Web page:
Midwestern Gothic staffer Michelle Torby talked with author Tom Janikowski about his new novel The Crawford County Sketchbook, the parallels of the South and Midwest, vignettes, and more.
Michelle Torby: What’s your connection to the Midwest?
Tom Janikowski: I have lived in the Midwest all of my life–all of about 47 years, with the exception of 15 months in Upstate New York. I was born and raised on the south side of Milwaukee, and lived in Wisconsin until I was in my early thirties. In 2003 I moved to Western Illinois, and four years ago moved to the Quad Cities, where I live now–Davenport, Iowa. Davenport is the center of the known universe, may I add.
MT: You make heavy use of surrealism in your upcoming novel, The Crawford County Sketchbook. Have any of your experiences in the Midwest contributed to this writing style?
TJ: Perhaps it was the long winter nights in Wisconsin, or perhaps the endless, endless, endless corn fields of Western Illinois. Something certainly has propelled me into a surrealistic view of things, but it may have been some of the reading, music and art that I enjoy. I think maybe the openness of where I have lived has made me a bit introspective, and the next thing you know a prairie is able to be seen in the mind’s eye as the open ocean and snow drifts become sand dunes in the desert.
MT: Although set in the deep South, you have mentioned that The Crawford County Sketchbook resembles Sherwood Anderson’s work about a fictional Midwestern town, Winesburg, Ohio. Are there any parallels between the setting of The Crawford County Sketchbook and the Midwestern culture you have witnessed?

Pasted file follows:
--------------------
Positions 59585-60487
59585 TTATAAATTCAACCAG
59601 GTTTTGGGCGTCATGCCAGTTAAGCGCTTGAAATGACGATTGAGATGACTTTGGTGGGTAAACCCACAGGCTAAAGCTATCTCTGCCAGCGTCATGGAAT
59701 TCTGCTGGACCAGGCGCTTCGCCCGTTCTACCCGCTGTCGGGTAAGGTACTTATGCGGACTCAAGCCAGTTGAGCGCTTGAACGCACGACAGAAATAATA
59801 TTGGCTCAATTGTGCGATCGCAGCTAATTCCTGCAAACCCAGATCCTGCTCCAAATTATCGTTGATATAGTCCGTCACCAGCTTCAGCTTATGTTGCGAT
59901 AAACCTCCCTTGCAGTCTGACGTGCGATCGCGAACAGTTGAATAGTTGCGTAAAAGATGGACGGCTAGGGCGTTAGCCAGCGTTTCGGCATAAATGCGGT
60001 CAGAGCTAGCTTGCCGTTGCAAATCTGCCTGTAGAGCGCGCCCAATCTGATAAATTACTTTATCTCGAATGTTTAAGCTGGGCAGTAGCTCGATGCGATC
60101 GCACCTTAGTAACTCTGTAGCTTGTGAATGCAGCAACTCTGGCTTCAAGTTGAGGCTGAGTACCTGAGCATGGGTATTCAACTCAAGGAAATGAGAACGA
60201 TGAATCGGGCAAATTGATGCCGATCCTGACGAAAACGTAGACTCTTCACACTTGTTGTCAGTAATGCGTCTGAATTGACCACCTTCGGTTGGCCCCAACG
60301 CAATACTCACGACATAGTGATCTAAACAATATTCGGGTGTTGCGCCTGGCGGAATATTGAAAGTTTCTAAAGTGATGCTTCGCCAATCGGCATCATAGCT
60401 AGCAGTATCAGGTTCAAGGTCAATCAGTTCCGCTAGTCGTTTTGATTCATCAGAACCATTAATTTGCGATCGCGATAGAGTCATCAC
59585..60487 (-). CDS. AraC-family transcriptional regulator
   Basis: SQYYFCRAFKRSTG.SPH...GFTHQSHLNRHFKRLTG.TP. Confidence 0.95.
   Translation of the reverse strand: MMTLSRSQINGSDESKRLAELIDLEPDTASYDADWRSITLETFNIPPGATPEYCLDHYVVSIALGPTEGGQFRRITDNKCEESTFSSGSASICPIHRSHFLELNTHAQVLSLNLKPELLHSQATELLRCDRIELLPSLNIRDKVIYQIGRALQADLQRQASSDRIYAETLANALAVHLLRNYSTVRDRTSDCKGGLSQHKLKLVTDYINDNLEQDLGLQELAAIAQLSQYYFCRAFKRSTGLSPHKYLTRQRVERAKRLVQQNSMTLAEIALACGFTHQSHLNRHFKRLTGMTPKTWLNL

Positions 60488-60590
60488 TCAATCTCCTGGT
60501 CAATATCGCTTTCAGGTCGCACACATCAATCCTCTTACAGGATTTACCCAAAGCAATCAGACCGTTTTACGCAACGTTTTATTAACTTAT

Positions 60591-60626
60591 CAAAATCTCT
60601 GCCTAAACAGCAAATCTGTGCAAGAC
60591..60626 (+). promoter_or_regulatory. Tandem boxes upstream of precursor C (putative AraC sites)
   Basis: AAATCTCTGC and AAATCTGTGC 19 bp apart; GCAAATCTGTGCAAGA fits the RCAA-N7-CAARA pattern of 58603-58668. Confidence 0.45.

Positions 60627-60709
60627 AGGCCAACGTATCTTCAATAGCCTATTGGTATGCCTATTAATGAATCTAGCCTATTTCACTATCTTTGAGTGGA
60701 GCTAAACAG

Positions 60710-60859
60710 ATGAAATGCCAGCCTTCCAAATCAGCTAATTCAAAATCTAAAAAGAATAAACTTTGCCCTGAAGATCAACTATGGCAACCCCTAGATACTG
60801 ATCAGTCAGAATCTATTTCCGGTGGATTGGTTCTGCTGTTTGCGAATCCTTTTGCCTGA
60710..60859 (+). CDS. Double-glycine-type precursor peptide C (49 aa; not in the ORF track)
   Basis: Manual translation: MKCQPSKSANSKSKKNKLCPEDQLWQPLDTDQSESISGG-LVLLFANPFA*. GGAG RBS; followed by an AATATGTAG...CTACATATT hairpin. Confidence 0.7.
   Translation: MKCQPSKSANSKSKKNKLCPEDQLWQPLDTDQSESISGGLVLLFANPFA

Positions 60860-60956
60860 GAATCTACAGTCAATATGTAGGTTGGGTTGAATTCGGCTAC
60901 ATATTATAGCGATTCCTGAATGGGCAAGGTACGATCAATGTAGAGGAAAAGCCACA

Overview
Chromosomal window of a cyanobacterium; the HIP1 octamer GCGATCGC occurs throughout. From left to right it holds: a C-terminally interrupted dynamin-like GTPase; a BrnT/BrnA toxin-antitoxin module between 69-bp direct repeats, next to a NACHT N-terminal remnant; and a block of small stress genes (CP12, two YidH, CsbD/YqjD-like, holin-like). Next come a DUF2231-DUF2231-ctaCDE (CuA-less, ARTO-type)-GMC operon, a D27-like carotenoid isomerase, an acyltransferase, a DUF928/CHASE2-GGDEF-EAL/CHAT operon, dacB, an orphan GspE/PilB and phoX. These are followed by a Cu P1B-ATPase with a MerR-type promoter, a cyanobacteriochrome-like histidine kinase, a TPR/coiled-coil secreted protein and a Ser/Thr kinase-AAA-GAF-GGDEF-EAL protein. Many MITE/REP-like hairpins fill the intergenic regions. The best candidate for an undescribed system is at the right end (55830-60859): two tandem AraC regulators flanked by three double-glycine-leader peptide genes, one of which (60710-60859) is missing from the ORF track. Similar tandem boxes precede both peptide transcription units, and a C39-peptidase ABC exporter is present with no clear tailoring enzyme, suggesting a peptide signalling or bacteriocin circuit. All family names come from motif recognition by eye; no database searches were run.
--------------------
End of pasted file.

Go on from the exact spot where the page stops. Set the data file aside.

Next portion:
TJ: Absolutely. Although much of the setting drew upon particular places in the south, some of the geography was drawn from Western Illinois. The town of Haverland in the novel is built on Knoxville, Illinois, and Pole Creek is Maquon, Illinois. Cotton City is a hybrid somewhere between Peoria, Illinois and Memphis, Tennessee. Many of the vignettes were built on actual life on the prairie–farms, small towns, and country roads.
MT: What is one thing you wish someone had told you about writing before you began your career?
TJ: Everything I think I ever needed to be told about writing I was told a long time ago–when I was only about five or six my dad began telling me “you can do anything you set your mind to,” and my mother said “you’ll never be a writer.” I’ll let my readers decide who was right.
MT: You’ve expressed that you are influenced by William Faulkner, F. Scott Fitzgerald, and Ernest Hemingway. What about their works inspires you?
TJ: The first thing that inspires me about them is the one thing that they all share–their generation. The “Lost Generation” (born 1883-1900?) has been compared by many to my own generation – “Generation X” (born 1961-1978?), and in some ways I think I see a similar world view between our generations, despite the great differences. When I read lost generation authors, I feel, sometimes, as though I am reading incredibly familiar work, familiar themes, familiar points of view. In the individual authors, I love Faulkner’s mastery of the language, his stream of consciousness narrative, and the way you can get inside the heads of his characters. With Hemingway, I thrill in his bold, concise imagery. And with Fitzgerald, whose short stories I like more than his longer works, I like his storytelling. His short works can keep me spellbound for hours.